Population Replacement: As Migrants Swamp Sweden, Swedes Start Fleeing
Written by Selwyn Duke
One might say something here about the “best-laid plans of mice and men,” except that there was nothing well-conceived about Europe’s recent years’ admittance of waves of Muslim migrants.
Just consider Sweden, which had led the world in absorbing the most migrants per capita (and in value signaling) and now finds that, sometimes, when you lead you bleed. And some Swedish cities — and to an extent the nation itself — are now bleeding native Swedes as they flee migrant-born crime and social ills.
Last year, UN Secretary-General Antonio Guterres condemned European migration policies, perhaps thinking about the Polish official who said in 2018, unabashedly, “We will not receive even one Muslim.” Yet Guterres had praise for Sweden and Germany for, as he put it, “receiving the overwhelming majority of the refugees.”
It turns out that this wasn’t such a bright idea, however, “given that Swedish cities such as Malmö have turned into Muslim-dominant no-go hellholes, which Swedes now find unlivable,” writes American Thinker’s Monica Showalter. “The migrants freely admitted to Sweden have placed about as much value on that entry as the price they paid for it, which is nothing.”
Consequently, some native Swedes are now migrating. As the Gatestone Institute reported October 2, outlining the problem:
• As a consequence of taking in so many migrants within a relatively short time span, not only during the extraordinary migration crisis in 2015 but generally in the years 2012-2017, municipalities are fighting high unemployment, a rise in child poverty and rising social welfare expenditures, according to [public official] Jim Frölander…
• “As a parent, you become angry, desperate… The result is that those who can and can afford it, move… To a quieter part of the country or abroad. Those who do not have the same opportunities [to move] remain where they are. It’s devastating….” — Former Minister of Labour Sven Otto Littorin, who now lives and works in Dubai, on Facebook.
• “About 13 percent of the population in Sweden experience problems in their own residential areas with crime, violence or vandalism. It is one of the highest proportions in Europe.” By comparison, the other Nordic countries were placed among the countries with the lowest percentage of the population who experience such problems….” — Statistics Sweden, April 25, 2019.
This is leading to what some call a “population exchange,” as Gatestone explains:
Take the small, picturesque town of Filipstad (population 10,000), for example. Swedish television recently made a documentary about the town, which finds itself in both a financial and an existential crisis.
“We are experiencing a population exchange. You can think of that what you want…. But it is simply a statement of fact that this is actually what we are going through and we have to deal with it,”
Jim Frölander, integration manager in the Filipstad municipality, says in the documentary. Between 2012 and 2018, 640 native Swedes left the town, and 963 foreign-born people moved into the town. Those leaving are people of working age (20-64), which means that the municipality’s tax revenues are shrinking, exacerbating [the] town’s financial crisis.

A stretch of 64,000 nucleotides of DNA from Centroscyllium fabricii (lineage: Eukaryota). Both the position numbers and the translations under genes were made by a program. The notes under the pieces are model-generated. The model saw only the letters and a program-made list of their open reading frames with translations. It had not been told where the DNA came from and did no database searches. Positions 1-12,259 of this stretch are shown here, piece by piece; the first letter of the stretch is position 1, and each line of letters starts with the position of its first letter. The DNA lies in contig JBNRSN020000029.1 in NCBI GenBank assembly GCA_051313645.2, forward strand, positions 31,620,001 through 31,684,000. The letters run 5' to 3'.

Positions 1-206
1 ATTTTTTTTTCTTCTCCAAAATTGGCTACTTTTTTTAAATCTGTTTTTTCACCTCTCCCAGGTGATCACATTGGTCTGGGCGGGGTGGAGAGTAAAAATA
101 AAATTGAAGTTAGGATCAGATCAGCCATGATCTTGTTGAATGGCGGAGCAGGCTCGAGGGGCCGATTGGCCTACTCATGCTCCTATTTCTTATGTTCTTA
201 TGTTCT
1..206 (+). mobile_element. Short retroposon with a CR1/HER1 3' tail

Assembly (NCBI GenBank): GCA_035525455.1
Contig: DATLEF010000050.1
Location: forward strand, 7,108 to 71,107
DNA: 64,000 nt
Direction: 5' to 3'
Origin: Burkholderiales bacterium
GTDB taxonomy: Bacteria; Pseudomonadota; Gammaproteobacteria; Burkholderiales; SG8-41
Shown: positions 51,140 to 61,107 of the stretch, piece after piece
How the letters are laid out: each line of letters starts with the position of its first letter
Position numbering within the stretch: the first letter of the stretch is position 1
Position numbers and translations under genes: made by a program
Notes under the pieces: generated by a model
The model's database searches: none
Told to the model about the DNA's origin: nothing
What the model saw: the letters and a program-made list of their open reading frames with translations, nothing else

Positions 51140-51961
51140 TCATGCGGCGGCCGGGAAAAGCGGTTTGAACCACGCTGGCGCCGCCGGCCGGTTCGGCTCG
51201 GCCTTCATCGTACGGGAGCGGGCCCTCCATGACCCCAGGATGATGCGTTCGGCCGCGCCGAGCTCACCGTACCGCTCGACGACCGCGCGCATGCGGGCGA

Matters can get worse, though — and have in some places. Just consider the tiny eastern German village of Sumte. Despite having had a population of only 102, the government swamped the locale with 750 migrants in 2015.
As for Sweden, what the Gatestone report signals is that the nation” ended up exchanging its well educated, law-abiding, and high-social-capital population for an unemployable, uneducated, lawless, and low-social-capital one,” Showalter writes.” The central planning here — and as this excellent New York Post article notes, it is a country with a lot of central planning — didn’t quite work out the way they thought it would. Sweden isn’t gaining the population its social engineers thought it would gain from this top-down maneuver; it’s actually losing its most productive citizens as an unintended consequence.”
In fact, it’s even losing some of its more productive transplants. One example is “a Croatian man who grew up in Sweden but recently moved to Poland with his wife and kids, saying he doesn’t ‘recognise the country [he] grew up in anymore,’” as I reported last year.
Yet another, also a part of what has been called the “Swedish Diaspora,” is a woman born of a Hungarian mother who moved to Hungary because, she says, “There is no safety at all” in Sweden.
Then there’s the poetic aspect of this, the immigrationists hoisted with their own petards.
For example, after “advocating an open-borders policy and demeaning its opponents as ‘racists,’ some Swedish feminists are now leaving migrant-heavy areas of their nation that they say are controlled by Islamic fundamentalists,” as I reported in 2017.
But at least, for a while longer perhaps, the Swedes can enjoy the moral preening. “Sweden has a very strong self-image of being a good country,” as Swedish journalist Elisabeth Asbrink put it to the New York Post last month. “It’s in the tradition of Sweden to put itself forth as a moral role model.”
“Of course it’s a lie,” she admits.
In other words, Sweden is Leftist Phoniness Central. This helps explain preachy, supercilious teen climate alarmist Greta Thunberg, and it helps explain importing migrants till it hurts.
Perhaps Sweden would do well to remember and would have a brighter future if it contemplated, a warning from a book its atheistic population now largely ignores. To wit: “Pride goeth before a fall.”
Courtesy of The New American